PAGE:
Boomkat Product Review:
Now 55 years old, the John Cage Christian Wolff LP is perhaps best known to avant-garde and noise fiends for inclusion of Cage’s Cartridge Music , which was the venerable composer’s attempt at presenting a live performance of electronic music.
With no disservice intended to Wolff’s side (we’re just not that into it), Cartridge Music is the big attraction here, yielding an unstable tract of fractious small sounds gathered from recordings of various objects pushed, scraped and jabbed on a turntable’s cartridge. The results on record are a superimposition of four performances by Cage and his regular collaborator David Tudor, each working within the chronologic parameters of Cage’s composition, but each slightly different and resulting an unpredictable series of events in time.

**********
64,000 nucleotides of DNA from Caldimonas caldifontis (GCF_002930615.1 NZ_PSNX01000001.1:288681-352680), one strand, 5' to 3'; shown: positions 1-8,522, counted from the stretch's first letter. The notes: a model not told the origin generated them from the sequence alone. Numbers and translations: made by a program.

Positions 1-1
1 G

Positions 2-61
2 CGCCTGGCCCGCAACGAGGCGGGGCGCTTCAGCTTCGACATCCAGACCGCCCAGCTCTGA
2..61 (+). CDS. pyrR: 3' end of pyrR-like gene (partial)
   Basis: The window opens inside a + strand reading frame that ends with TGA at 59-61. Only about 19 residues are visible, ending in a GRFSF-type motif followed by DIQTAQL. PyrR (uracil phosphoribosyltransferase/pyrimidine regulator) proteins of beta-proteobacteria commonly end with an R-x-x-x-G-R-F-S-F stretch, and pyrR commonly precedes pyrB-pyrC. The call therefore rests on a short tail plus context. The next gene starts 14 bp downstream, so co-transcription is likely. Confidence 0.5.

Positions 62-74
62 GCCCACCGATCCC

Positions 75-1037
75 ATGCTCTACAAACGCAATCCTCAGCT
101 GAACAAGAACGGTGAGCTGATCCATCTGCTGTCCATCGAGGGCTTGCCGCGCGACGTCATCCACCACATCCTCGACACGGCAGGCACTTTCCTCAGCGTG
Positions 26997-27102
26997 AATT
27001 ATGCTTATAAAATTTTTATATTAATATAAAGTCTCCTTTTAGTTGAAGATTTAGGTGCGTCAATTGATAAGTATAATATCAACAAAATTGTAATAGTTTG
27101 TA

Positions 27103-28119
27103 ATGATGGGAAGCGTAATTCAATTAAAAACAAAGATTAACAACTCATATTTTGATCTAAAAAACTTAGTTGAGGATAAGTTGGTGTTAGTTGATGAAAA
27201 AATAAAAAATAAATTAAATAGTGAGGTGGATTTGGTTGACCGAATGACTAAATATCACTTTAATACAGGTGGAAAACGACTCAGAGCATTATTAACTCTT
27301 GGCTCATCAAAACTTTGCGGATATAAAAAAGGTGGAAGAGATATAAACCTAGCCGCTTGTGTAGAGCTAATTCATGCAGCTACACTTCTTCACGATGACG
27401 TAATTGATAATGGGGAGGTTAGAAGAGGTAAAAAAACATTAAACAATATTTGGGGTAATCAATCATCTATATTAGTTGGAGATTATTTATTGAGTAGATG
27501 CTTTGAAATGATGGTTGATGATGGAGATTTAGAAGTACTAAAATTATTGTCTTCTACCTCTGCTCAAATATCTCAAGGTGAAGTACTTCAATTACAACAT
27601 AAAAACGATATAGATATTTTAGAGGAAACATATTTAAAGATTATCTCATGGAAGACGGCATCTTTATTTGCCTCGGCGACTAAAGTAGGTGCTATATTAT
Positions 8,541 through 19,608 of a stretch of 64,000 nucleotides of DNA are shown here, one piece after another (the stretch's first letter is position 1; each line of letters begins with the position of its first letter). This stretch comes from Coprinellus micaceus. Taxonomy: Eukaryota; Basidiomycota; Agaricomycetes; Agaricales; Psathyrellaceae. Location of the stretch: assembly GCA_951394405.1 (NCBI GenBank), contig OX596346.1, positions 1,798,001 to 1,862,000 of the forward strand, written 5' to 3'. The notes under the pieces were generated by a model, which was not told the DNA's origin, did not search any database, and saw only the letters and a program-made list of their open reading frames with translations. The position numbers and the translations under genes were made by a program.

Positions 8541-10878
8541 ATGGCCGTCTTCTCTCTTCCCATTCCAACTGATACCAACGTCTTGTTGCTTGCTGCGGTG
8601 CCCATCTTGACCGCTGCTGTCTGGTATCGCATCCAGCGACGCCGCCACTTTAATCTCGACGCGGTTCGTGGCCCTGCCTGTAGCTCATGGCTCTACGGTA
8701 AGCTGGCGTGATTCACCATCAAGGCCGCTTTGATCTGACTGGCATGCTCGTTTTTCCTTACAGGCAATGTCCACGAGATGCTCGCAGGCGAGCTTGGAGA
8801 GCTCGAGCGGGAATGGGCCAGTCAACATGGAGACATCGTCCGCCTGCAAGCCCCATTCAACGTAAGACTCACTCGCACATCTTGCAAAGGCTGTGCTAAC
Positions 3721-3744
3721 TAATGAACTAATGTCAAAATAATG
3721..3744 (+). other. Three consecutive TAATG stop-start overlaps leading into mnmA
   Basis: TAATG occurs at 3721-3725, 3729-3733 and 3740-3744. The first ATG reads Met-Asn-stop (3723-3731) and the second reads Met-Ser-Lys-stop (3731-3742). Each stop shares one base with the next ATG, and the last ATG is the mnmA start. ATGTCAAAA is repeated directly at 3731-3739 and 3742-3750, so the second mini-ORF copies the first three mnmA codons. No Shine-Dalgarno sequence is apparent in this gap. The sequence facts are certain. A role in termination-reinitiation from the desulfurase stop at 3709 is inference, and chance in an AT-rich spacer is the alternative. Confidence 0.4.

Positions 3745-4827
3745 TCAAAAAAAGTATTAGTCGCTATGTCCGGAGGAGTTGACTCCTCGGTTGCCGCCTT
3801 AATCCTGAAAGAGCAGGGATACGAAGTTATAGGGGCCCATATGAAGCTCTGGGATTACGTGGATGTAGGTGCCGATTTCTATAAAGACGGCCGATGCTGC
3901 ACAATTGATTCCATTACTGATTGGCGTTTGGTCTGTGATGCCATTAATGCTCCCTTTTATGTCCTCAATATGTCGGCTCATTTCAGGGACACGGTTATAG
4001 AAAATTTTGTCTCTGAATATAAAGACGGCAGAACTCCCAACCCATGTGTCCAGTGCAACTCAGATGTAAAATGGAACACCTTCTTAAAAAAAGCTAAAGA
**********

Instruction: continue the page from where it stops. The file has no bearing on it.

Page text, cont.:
Taken in contemporaneous context, Cartridge Music was a bold attempt at opening the story of live electronic music performance, and while it’s maybe fair to say that it seems totally primitive by today’s standards, theres’ still a haphazard klang and magick to the work which still resonates today.